A 60/40 portfolio (stock/bond) that never rebalanced outperformed 9.1 % to 8.5 % 1926-2009.

  6. Rob Bennett says:

    I think that investors should consider making adjustments to their stock allocation once per year but that they should never rebalance. Rebalancing is selling or buying to get your stock allocation back to where it was before? Huh? Stock valuations change over time. Stocks are obviously much more risky when valuations are high. So, if valuations have risen, you need to lower your stock allocation, not bring it back to where it was before.

    It’s often not necessary to make changes. Small valuation shifts are insignificant for practical purposes and valuations can remain in the same general area for long periods of time. So it is entirely possibly that you could go eight or ten years without making an allocation change. But I think it makes sense to check in once per year or so to see where things stand.

    Rob

  7. I redirect new contribution to 401k as needed. This will help bring the balance back to target and if the balance is still out of whack I rebalance around the end of the year.

  8. mfdiva says:

    I have been rebalancing quarterly as we are in a difficult period. Fees can usually be avoided if you do not trade within the 90 day holding period most mutual funds require. If you are using ETF’s, you have brokerage commissions,but also the ability to prevent significant loss by using a stop loss on the fund, since it trades like a stock. Make sure you factor in the commission costs when evaluating your ETF yield performance.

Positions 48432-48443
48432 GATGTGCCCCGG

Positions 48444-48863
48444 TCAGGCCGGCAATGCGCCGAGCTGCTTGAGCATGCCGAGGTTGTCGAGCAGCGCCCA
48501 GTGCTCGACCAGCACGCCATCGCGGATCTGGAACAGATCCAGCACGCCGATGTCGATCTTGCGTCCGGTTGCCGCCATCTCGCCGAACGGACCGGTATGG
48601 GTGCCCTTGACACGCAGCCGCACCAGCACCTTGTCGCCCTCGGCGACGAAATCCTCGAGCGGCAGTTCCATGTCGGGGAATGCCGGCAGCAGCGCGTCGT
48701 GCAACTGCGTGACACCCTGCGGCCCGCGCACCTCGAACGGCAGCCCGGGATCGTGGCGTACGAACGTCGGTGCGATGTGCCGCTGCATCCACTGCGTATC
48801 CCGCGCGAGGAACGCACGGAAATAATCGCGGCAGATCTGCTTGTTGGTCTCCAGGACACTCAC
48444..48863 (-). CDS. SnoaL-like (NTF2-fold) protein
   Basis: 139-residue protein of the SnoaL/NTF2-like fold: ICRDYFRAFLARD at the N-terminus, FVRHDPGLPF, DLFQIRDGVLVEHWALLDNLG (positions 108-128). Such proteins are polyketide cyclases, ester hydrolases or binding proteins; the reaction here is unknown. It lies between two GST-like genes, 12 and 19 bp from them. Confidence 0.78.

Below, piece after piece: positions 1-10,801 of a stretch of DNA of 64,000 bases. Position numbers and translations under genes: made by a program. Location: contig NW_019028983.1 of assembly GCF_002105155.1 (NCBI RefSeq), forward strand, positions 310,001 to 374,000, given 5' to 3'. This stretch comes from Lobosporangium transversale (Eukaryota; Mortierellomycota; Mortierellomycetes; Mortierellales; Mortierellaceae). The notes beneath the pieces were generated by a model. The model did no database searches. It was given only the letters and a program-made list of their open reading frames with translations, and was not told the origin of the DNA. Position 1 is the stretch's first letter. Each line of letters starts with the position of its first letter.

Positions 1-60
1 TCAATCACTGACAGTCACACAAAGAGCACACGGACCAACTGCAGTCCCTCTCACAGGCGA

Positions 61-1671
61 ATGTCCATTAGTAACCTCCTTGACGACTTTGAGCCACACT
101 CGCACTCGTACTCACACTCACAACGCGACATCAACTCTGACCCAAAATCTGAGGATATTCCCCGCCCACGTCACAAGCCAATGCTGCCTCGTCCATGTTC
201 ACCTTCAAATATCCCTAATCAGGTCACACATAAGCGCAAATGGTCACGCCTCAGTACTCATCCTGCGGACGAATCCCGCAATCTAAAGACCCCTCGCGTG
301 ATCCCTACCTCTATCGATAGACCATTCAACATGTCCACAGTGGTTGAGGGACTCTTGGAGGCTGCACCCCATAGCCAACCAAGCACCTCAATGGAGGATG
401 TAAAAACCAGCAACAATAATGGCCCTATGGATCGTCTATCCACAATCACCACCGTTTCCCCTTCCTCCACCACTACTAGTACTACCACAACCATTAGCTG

9. Son-of-Butch says:

    I rebalance twice a year.
    Once each year after the last moon change in April, but before the 1st moon change in May.

    Then again after the last moon change in October, but before the next moon change in
    November.

    Why?
    If you know, then I don’t have to explain it to you.
    [I learned it in my youth growing up on a farm from older experienced farmers marketing grain and cattle well over 40-50 years ago]

    If you don’t understand why, my explaining it won’t change your mind.
    But if you run a market history for the last 100 years and study it for yourself, you will see market cycles and keys in timing events.
    With 6 month periods showing the greatest average advantage.

    Telling does nothing. [In 1 ear out the other]
    Pointing to the direction and then allowing for self discovery may be slower, but it creates real learning.